Matching pre-aggregations

Matching queries with pre-aggregations

When executing a query, Cube will try to match and fulfill it with the best available pre-aggregation.

Since pre-aggregations contain a condensed representation of the data from the upstream data source (rather than a copy of that data), Cube needs to ensure that fulfilling a query with a pre-aggregation is possible and doing so will produce correct results.

If there's no matching pre-aggregation, Cube will fall back to querying the upstream data source, unless the rollup-only mode is enabled.

If you don't know why a query doesn't match a pre-aggregation, check common pitfalls first.

Eligible pre-aggregations

Cube will search for matching pre-aggregations in all cubes that define members in the query.

Pre-aggregations are tested in the order they are defined in the data model file. However, rollup pre-aggregations are tested before original_sql pre-aggregations.

The first pre-aggregation that matches a query is be used.

Matching algorithm

Cube goes through the following steps to determine whether a query matches a particular eligible pre-aggregation:

See the details for each step:

  • Is query leaf-measure additive? Cube checks that all leaf measures in the query are additive. If the query contains calculated measures (e.g., measures defined as {sum} / {count}), then referenced leaf measures will be checked for additivity.
  • Does every member of the query exist in the pre-aggregation? Cube checks that the pre-aggregation contains all dimensions, filter dimensions, and leaf measures from the query.
  • Are any query measures multiplied in the cube's data schema? Cube checks if any measures are multiplied via a one_to_many relationship between cubes in the query.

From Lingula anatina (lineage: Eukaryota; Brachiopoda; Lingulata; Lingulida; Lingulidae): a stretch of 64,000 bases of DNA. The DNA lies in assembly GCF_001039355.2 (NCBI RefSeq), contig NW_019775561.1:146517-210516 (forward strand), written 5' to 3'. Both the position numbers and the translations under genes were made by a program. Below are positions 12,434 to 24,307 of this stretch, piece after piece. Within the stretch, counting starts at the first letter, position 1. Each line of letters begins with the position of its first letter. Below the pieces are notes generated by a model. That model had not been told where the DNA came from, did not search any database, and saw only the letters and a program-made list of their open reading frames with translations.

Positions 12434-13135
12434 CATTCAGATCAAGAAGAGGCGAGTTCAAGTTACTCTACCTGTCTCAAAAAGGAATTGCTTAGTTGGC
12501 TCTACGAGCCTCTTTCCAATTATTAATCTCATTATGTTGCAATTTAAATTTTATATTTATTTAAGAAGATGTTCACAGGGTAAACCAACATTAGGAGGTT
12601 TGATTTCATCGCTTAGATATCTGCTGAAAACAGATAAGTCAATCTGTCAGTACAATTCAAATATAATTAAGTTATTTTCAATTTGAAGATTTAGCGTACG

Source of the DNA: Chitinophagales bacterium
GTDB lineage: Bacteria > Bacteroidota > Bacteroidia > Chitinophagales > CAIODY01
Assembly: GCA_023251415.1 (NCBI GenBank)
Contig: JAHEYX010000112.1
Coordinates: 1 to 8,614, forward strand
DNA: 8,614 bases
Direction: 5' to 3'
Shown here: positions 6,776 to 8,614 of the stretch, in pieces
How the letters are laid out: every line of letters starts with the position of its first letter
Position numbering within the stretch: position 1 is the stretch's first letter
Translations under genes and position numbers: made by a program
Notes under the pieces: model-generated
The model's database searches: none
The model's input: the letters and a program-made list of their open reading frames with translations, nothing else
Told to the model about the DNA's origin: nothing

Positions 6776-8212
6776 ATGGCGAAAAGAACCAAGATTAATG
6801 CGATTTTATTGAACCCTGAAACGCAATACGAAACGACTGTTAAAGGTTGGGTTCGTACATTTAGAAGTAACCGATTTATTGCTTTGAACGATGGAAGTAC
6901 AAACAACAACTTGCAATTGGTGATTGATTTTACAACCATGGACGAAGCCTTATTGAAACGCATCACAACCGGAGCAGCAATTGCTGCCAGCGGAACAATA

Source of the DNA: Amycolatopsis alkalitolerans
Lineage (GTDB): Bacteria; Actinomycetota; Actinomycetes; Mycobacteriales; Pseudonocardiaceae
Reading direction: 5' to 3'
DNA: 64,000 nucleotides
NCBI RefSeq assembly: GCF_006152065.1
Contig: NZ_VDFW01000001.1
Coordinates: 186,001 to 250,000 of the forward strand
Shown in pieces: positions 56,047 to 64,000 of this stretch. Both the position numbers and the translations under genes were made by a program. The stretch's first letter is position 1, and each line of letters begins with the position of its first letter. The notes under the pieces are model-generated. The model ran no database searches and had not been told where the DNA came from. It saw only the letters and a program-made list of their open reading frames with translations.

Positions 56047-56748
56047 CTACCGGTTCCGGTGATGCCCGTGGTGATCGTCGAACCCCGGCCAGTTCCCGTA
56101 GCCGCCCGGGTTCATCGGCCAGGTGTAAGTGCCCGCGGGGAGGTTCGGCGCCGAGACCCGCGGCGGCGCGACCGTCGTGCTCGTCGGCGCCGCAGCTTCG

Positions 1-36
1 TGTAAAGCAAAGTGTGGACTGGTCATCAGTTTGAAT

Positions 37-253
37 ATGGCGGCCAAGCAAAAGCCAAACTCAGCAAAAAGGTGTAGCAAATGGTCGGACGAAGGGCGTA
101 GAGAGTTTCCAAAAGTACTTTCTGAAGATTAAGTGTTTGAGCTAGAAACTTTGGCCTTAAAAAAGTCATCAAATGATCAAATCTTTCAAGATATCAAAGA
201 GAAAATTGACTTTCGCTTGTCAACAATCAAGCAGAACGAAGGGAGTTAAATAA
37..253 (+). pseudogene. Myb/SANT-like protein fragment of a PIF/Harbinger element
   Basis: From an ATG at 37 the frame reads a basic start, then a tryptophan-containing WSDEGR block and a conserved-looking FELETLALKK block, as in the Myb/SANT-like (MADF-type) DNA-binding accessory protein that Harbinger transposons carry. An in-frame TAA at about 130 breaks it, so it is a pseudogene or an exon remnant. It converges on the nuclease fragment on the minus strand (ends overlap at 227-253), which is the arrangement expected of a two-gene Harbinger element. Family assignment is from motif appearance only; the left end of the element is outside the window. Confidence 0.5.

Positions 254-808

• Does the query specify granularity for its time dimension? Cube checks that the time dimension granularity is set in the query.
  • Are query filter dimensions included in its own dimensions? Cube checks that all filter dimensions are also included as dimensions in the query.
  • Does every member in the query exist in the pre-aggregation? Cube checks that the pre-aggregation contains all dimensions and measures used in the query.

Matching time dimensions

There are extra considerations that apply to matching time dimensions.

  • Time dimension and granularity in the query together act as a dimension. If the date range isn't aligned with granularity, a common granularity is used. This common granularity is selected using the greatest common divisor (opens in a new tab) across both the query and pre-aggregation. For example, the common granularity between hour and day is hour because both hour and day can be divided by hour.
  • The query's granularity's date range must match the start date and end date from time dimensions. For example, when using a granularity of month, the values should be the start and end days of the month, i.e., ['2020-01-01T00:00:00.000', '2020-01-31T23:59:59.999']; when the granularity is day, the values should be the start and end hours of the day, i.e., ['2020-01-01T00:00:00.000', '2020-01-01T23:59:59.999']. Date ranges are inclusive, and the minimum granularity is second. Use the allow_non_strict_date_range_match to allow a pre-aggregation to match a non-strict date range anyway.
  • The time zone in the query must match the time zone of a pre-aggregation. You can configure a list of time zones that pre-aggregations will be built for using the scheduled_refresh_time_zones configuration option.

Matching ungrouped queries

There are extra considerations that apply to matching ungrouped queries:

  • The pre-aggregation should include primary keys of all cubes involved in the query.
  • If multiple cubes are referenced in the query, the pre-aggregation should include only members of these cubes.

Common pitfalls